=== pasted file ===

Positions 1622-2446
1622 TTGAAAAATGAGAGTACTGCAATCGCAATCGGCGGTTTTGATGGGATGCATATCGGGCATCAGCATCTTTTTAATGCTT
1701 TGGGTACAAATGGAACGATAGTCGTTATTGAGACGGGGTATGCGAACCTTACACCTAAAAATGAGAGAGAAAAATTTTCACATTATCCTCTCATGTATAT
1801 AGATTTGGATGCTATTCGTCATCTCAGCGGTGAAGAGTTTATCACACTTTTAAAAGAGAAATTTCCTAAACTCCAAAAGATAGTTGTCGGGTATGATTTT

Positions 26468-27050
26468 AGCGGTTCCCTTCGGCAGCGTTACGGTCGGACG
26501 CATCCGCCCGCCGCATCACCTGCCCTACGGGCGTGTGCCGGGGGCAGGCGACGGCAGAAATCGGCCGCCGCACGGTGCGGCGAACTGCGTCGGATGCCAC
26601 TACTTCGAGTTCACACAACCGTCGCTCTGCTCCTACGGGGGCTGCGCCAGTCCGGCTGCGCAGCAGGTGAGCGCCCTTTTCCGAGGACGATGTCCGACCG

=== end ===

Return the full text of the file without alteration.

Positions 1622-2446
1622 TTGAAAAATGAGAGTACTGCAATCGCAATCGGCGGTTTTGATGGGATGCATATCGGGCATCAGCATCTTTTTAATGCTT
1701 TGGGTACAAATGGAACGATAGTCGTTATTGAGACGGGGTATGCGAACCTTACACCTAAAAATGAGAGAGAAAAATTTTCACATTATCCTCTCATGTATAT
1801 AGATTTGGATGCTATTCGTCATCTCAGCGGTGAAGAGTTTATCACACTTTTAAAAGAGAAATTTCCTAAACTCCAAAAGATAGTTGTCGGGTATGATTTT

Positions 26468-27050
26468 AGCGGTTCCCTTCGGCAGCGTTACGGTCGGACG
26501 CATCCGCCCGCCGCATCACCTGCCCTACGGGCGTGTGCCGGGGGCAGGCGACGGCAGAAATCGGCCGCCGCACGGTGCGGCGAACTGCGTCGGATGCCAC
26601 TACTTCGAGTTCACACAACCGTCGCTCTGCTCCTACGGGGGCTGCGCCAGTCCGGCTGCGCAGCAGGTGAGCGCCCTTTTCCGAGGACGATGTCCGACCG